Goal-Driven Autonomy (GDA)
Goal Driven Autonomy (GDA) is a new goal reasoning method for problem solving in which autonomous agents dynamically identify and self-select their goals throughout execution. The objective of goal-driven autonomy (GDA) is to enable autonomous agents to direct the focus of their activities, and thus become more self-sufficient.
This project aims to study of Goal-driven autonomy (GDA) agents that are capable of learning expectations, explanations, and goals in such a way that they can (1) identify situations where discrepancies take place between what they expect and what actually happens, (2) explain the discrepancy, (3) decide which goals to achieve as a result of these explanations, and (4) act to accomplish these goals. These agents will be able to act in complex environments, which exhibit nondeterministic action outcomes and are dynamic with changes occurring independently of the agent’s own actions.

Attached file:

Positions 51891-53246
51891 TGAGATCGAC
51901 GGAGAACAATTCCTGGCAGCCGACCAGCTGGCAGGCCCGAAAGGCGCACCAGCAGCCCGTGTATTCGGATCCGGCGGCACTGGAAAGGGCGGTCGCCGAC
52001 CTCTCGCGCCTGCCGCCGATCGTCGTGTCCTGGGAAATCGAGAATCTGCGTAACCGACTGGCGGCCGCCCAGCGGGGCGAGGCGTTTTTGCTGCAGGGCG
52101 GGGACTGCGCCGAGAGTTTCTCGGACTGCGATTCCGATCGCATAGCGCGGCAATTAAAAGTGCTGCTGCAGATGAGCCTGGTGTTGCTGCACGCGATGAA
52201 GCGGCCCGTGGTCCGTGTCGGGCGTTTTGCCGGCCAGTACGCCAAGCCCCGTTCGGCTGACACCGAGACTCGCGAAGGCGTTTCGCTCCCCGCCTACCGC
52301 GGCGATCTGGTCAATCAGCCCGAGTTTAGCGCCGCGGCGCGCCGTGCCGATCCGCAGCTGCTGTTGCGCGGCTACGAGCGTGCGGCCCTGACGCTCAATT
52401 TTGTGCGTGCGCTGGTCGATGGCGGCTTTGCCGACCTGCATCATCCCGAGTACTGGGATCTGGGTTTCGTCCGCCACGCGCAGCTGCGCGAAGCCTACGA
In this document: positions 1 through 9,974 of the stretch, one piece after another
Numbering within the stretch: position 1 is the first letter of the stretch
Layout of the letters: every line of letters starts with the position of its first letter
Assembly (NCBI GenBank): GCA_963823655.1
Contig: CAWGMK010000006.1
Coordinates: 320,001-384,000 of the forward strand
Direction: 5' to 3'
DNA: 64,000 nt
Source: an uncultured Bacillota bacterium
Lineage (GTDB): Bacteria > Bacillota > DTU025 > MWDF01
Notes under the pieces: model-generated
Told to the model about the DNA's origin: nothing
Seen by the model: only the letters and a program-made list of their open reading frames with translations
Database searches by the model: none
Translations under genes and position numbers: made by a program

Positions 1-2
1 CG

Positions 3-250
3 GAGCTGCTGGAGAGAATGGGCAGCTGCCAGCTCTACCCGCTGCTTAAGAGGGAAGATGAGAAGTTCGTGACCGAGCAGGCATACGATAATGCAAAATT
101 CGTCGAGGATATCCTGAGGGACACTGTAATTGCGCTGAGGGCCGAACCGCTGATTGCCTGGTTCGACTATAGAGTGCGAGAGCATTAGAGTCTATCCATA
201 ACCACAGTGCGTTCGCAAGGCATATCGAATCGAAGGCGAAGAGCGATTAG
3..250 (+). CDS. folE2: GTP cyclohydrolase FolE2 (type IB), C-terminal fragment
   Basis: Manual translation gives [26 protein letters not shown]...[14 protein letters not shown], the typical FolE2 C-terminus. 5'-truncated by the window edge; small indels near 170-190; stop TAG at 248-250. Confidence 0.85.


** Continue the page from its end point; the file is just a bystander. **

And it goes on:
The following people have been involved with the project at various points:
- We presented a paper at IJCAI-15
- We presented 3 papers at the ACS-15 Workshop on Advances in Cognitive Systems Workshop on Goal Reasoning
- We presented a paper at ICCBR-15
- Co-organized a workshop on Goal Reasoning: An alternate model of intelligent autonomy at the Advances in Cognitive Systems Conference (ACS-13). Here are the proceedings
- We have three papers accepted at ICCBR-13
- A news item about our NSF award
Contact author: Hector
- Dannenhauer, D. and Muñoz-Avila, H. (2015) Raising Expectations in GDA Agents Acting in Dynamic Environments. International Joint Conference on Artificial Intelligence (IJCAI-15). AAAI Press.
(a first answer to the question: is the GDA agent doing what its user programmed it to do?)
- Coman, A., Gillespie, H., Muñoz-Avila, H. and Cox, M. (2015) Believable Emotion-Influenced Perception: The Path to Motivated Rebel Agents. Advances in Cognitive Systems Workshop on Goal Reasoning)
- Dannenhauer, D., Muñoz-Avila, H. and Cox, M. (2015) Towards Cognition-level Goal Reasoning for Playing Real-Time Strategy Games. Advances in Cognitive Systems Workshop on Goal Reasoning)